# Approximate Sparse Filtrations¶

In this module, we will explore an approximation algorithm which is meant to reduce the run time of the persistence algorithm [1]. For more information on this algorithm, please view the following video:

[1] Cavanna, Nicholas J., Mahmoodreza Jahanseir, and Donald R. Sheehy. “A geometric perspective on sparse filtrations.” Proceedings of the Canadian Conference on Computational Geometry (CCCG 2015).

[1]:

from ripser import ripser
from persim import plot_diagrams

import numpy as np
import matplotlib.pyplot as plt
from sklearn.metrics.pairwise import pairwise_distances
from scipy import sparse
import time


Now, we define a “greedy permutation,” as a function which performs furthest points sampling, a key step in the algorithm used to determine “insertion radii” $$\lambda_i$$ for each point. For an animation of how this works, please visit:

https://gist.github.com/ctralie/128cc07da67f1d2e10ea470ee2d23fe8

[2]:

def getGreedyPerm(D):
"""
A Naive O(N^2) algorithm to do furthest points sampling

Parameters
----------
D : ndarray (N, N)
An NxN distance matrix for points

Return
------
lamdas: list
"""

N = D.shape[0]
#By default, takes the first point in the permutation to be the
#first point in the point cloud, but could be random
perm = np.zeros(N, dtype=np.int64)
lambdas = np.zeros(N)
ds = D[0, :]
for i in range(1, N):
idx = np.argmax(ds)
perm[i] = idx
lambdas[i] = ds[idx]
ds = np.minimum(ds, D[idx, :])
return lambdas[perm]


Now, we define a function which, given a distance matrix representing a point cloud, a set of insertion radii, and an approximation factor $$\epsilon$$, returns a sparse distance matrix with re-weighted edges, whose persistence diagrams are each guaranteed to be a $$(1+\epsilon)$$ multiplicative approximation of the true persistence diagrams (see [1])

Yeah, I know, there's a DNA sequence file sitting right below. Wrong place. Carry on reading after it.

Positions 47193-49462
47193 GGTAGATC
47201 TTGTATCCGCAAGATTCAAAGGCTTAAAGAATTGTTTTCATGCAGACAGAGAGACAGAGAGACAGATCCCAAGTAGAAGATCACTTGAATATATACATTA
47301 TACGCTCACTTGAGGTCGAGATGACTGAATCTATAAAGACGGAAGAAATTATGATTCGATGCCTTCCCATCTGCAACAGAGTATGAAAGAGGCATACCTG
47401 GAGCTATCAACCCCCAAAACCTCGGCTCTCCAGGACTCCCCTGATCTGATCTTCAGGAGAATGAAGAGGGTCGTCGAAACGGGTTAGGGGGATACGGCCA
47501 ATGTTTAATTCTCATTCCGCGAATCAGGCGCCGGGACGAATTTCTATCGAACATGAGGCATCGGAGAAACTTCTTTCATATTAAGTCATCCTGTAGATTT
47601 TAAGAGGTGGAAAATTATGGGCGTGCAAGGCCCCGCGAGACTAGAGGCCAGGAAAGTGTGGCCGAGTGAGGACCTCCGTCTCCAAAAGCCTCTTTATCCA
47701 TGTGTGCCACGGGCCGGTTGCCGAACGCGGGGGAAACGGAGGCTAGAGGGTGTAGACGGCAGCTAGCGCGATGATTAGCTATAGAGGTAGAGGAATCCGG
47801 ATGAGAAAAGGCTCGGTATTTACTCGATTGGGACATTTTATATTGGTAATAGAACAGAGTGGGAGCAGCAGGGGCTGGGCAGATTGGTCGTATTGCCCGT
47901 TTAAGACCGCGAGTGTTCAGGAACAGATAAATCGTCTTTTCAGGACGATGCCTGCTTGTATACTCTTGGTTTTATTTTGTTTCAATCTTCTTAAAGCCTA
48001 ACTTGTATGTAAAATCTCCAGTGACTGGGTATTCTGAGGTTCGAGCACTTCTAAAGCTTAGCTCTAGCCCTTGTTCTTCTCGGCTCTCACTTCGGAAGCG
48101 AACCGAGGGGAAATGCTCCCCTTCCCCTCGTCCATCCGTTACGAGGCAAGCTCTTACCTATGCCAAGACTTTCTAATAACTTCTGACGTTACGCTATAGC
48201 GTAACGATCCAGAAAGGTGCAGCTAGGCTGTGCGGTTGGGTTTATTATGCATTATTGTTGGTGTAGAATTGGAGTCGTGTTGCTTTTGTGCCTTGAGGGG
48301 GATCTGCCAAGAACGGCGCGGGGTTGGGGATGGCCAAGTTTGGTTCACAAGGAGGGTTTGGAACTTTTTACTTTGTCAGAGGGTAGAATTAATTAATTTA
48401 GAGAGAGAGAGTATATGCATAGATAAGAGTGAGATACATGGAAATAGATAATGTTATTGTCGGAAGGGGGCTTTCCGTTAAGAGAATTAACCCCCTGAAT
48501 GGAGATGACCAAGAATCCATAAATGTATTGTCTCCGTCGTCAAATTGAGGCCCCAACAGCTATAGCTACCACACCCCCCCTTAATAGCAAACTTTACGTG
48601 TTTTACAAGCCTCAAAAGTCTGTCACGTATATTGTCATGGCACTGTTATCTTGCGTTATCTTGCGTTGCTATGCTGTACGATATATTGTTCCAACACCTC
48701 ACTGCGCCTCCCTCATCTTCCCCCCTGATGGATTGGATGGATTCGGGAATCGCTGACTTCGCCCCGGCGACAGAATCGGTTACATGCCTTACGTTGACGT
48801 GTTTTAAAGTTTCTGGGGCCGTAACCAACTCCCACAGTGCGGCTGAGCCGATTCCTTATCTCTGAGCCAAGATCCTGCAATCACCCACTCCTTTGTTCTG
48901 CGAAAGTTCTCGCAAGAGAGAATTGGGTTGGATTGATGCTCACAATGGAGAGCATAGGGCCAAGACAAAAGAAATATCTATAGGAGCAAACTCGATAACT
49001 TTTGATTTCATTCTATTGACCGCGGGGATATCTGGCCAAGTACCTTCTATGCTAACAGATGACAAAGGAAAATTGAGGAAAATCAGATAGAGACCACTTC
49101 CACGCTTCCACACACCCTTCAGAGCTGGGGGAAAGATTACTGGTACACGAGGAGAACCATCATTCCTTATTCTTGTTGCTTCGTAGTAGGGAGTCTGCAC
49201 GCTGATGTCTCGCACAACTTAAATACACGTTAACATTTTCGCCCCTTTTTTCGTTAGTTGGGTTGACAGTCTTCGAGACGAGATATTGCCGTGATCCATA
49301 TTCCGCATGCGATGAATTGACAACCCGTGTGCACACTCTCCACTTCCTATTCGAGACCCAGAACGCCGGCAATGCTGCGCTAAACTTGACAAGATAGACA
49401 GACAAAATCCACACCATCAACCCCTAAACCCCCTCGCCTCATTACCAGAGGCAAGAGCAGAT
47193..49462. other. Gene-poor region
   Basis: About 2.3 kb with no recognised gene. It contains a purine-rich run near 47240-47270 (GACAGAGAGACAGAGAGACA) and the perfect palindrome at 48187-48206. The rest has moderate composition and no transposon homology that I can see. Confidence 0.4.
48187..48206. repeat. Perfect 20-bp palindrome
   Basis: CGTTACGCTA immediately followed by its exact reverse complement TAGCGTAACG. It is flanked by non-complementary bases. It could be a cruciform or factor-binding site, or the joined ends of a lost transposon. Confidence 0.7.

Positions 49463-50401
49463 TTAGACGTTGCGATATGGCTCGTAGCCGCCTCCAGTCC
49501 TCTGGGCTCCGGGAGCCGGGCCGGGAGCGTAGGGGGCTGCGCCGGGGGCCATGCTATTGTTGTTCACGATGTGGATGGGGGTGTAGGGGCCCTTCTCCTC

[3]:

def getApproxSparseDM(lambdas, eps, D):
"""
Purpose: To return the sparse edge list with the warped distances, sorted by weight

Parameters
----------
lambdas: list
eps: float
epsilon approximation constant
D: ndarray
NxN distance matrix, okay to modify because last time it's used

Return
------
DSparse: scipy.sparse
A sparse NxN matrix with the reweighted edges
"""
N = D.shape[0]
E0 = (1+eps)/eps
E1 = (1+eps)**2/eps

# Create initial sparse list candidates (Lemma 6)
# Search neighborhoods
nBounds = ((eps**2+3*eps+2)/eps)*lambdas

# Set all distances outside of search neighborhood to infinity
D[D > nBounds[:, None]] = np.inf
[I, J] = np.meshgrid(np.arange(N), np.arange(N))
idx = I < J
I = I[(D < np.inf)*(idx == 1)]
J = J[(D < np.inf)*(idx == 1)]
D = D[(D < np.inf)*(idx == 1)]

#Prune sparse list and update warped edge lengths (Algorithm 3 pg. 14)
minlam = np.minimum(lambdas[I], lambdas[J])
maxlam = np.maximum(lambdas[I], lambdas[J])

# Rule out edges between vertices whose balls stop growing before they touch
# or where one of them would have been deleted.  M stores which of these
# happens first
M = np.minimum((E0 + E1)*minlam, E0*(minlam + maxlam))

t = np.arange(len(I))
t = t[D <= M]
(I, J, D) = (I[t], J[t], D[t])
minlam = minlam[t]
maxlam = maxlam[t]

# Now figure out the metric of the edges that are actually added
t = np.ones(len(I))

# If cones haven't turned into cylinders, metric is unchanged
t[D <= 2*minlam*E0] = 0

# Otherwise, if they meet before the M condition above, the metric is warped
D[t == 1] = 2.0*(D[t == 1] - minlam[t == 1]*E0) # Multiply by 2 convention